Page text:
Southwest does not have a mandatory retirement age for executives. The 61-year-old Kelly said he plans to stay on for several more years. But, he added, "I'm not getting any younger" and said he didn't want to leave the company unprepared to pick a successor.

While Kelly repeatedly invoked succession in announcing the changes, he said other executives could still emerge as potential leaders.


Black Diamond founder: Outdoor retail show should leave Utah

A powerful outdoor recreation industry executive says the world's largest outdoor retail show going on this week in Salt Lake City should leave Utah if the state's top political leaders continue what he calls an assault on public lands.

Black Diamond Equipment founder Peter Metcalf said Tuesday that keeping the show in Utah makes the industry complicit in supporting rhetoric and strategies that don't align with its values. Metcalf sharply criticized Gov. Gary Herbert and others for strategizing to reverse President Barack Obama's recent designation of the Bears Ears National Monument in southern Utah.

His comments came on the opening day of the Outdoor Retailer's winter show, which brings about 22,000 people for a business-to-business expo that allows store owners to meet with manufacturers and preview products that will reach the retail market soon. The twice-yearly show gives Utah an estimated $45 million in annual direct spending.


Puerto Ricans to see lower power bills amid economic crisis

Puerto Ricans overwhelmed by chronically high power bills amid a decade-long economic crisis will soon see some relief.

The island's energy commission on Tuesday ordered the public power company to lower its rates. Officials said customers will see a change by March or April, and they will be credited for paying a provisional rate increase that began last year.

Residential customers were bracing for a 23 percent increase over current rates this year and businesses faced an up to 24 percent increase as the heavily indebted power company sought to generate more revenue to pay for new bonds and infrastructure projects.

The agency has long been accused of corruption and is $9 billion in debt. It is finalizing a restructuring deal after two years of negotiations with creditors.


Public, lawmakers testify on New Hampshire bill targeting labor unions

Hundreds of people have flocked to Concord, New Hampshire, to testify, cheer and boo as they debated the merits of right-to-work legislation.

Bob Jones, a public safety union president, says "there is no evidence this legislation would improve work opportunities, job security or employment for hard-working Granite Staters."

About 120 people signed up to testify before the Senate Commerce Committee. The legislation would bar both public and private unions from requiring employees to contribute dues, fees or any other type of payment, although union members could voluntarily pay dues. If the law passes, any collective bargaining agreement that requires payments would become null and void.

Legislators and business leaders who testified in support of the bill said it would give workers more freedom and entice businesses to New Hampshire. But union representatives and members said a right-to-work law would weaken collective bargaining power and threaten worker protections and wages.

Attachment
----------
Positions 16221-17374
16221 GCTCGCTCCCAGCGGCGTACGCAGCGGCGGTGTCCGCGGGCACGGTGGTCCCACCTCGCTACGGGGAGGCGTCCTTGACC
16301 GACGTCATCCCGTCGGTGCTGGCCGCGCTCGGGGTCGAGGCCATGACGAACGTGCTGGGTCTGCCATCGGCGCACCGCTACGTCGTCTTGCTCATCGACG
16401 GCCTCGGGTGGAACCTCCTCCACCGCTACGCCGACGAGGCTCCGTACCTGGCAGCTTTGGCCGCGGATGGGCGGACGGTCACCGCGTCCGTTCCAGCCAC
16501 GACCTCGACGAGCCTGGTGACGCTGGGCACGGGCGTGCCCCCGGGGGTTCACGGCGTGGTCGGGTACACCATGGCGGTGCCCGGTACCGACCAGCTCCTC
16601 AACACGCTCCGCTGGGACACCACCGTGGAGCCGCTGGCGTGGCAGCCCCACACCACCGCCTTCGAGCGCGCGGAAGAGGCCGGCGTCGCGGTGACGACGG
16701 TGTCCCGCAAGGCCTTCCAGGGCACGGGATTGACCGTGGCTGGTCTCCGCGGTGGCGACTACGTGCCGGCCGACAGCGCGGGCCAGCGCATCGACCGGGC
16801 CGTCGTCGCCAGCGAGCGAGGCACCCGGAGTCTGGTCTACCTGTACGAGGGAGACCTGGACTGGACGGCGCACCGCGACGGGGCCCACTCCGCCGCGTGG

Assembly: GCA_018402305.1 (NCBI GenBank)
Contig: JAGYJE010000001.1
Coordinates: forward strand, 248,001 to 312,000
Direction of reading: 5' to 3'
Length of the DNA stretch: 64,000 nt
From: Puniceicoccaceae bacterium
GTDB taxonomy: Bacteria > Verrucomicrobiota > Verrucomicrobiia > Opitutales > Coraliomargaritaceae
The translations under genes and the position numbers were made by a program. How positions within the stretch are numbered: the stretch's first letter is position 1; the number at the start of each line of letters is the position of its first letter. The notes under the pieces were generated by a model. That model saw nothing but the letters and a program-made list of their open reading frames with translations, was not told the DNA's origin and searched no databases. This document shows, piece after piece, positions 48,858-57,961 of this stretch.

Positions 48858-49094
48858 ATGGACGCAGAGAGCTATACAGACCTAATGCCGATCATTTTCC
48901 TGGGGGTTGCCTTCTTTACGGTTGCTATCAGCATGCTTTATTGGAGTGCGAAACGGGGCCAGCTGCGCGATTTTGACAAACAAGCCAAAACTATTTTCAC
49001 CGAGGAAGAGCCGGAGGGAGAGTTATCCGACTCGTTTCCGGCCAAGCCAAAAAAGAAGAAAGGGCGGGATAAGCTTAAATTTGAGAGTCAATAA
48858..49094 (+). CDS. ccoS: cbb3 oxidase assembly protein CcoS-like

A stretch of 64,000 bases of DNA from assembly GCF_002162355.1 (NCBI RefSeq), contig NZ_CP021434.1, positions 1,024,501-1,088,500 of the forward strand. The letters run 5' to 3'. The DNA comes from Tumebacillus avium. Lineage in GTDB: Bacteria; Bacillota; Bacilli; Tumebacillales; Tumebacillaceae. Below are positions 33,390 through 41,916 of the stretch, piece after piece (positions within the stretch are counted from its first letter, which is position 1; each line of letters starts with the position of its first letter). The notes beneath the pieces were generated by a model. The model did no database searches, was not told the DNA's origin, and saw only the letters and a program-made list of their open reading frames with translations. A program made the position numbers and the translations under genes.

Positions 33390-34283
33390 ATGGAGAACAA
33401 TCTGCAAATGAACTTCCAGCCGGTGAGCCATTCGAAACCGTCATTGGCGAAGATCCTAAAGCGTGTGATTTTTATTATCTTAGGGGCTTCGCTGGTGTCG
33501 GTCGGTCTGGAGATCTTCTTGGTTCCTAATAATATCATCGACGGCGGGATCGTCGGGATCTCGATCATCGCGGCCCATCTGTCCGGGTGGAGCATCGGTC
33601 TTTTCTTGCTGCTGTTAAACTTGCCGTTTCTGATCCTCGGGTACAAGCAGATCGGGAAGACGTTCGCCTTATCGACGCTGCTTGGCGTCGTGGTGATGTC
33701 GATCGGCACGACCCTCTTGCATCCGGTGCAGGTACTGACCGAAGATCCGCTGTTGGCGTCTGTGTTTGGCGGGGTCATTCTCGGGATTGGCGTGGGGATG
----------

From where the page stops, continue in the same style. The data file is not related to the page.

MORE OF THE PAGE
Port Authority paying penalty in Pulaski Skyway case

The Port Authority of New York and New Jersey will pay $400,000 to settle charges that it misled investors by failing to disclose disputes within the agency about the legality of a scheme to use the authority's money to repair New Jersey roads. That's according to a settlement that was announced Tuesday.

The Securities and Exchange Commission says the Port Authority sold $2.3 billion worth of bonds to investors without revealing internal discussions about whether certain projects were legal to pursue. The projects included New Jersey's iconic Pulaski Skyway, which is featured in the opening of the HBO drama, "The Sopranos."

To justify spending its money to repair the skyway, port attorneys dubbed it an access road to the authority-owned Lincoln Tunnel, some eight miles away. That decision was outlined by an authority lawyer in a 2011 memo after Republican Gov. Chris Christie's appointees at the Port Authority pushed for repairing the skyway and other state-owned roads.


Prince estate signs merchandising deal with UMG's Bravado

Prince's estate has signed a merchandising deal naming Universal Music Group's Bravado unit as its exclusive branding and licensing partner worldwide.

Tuesday's announcement says Bravado will work with the estate to manage retail and licensing endeavors for Prince's brand.

Bravado CEO Mat Vlasic says it will ensure that Prince "continues to thrill fans and impact culture around the world."

Prince's entertainment assets are being managed under court orders by industry experts Charles Koppelman and L. Londell McMillan, who say the deal will support Prince's legacy and give fans new opportunities to connect with him.

Prince died of an accidental painkiller overdose in April. A Minnesota judge is expected to declare his siblings heirs to his estate, which court filings suggest is worth about $200 million.


Please with your account to comment on this story. You also will need a Facebook account to comment.

Oldest First
View all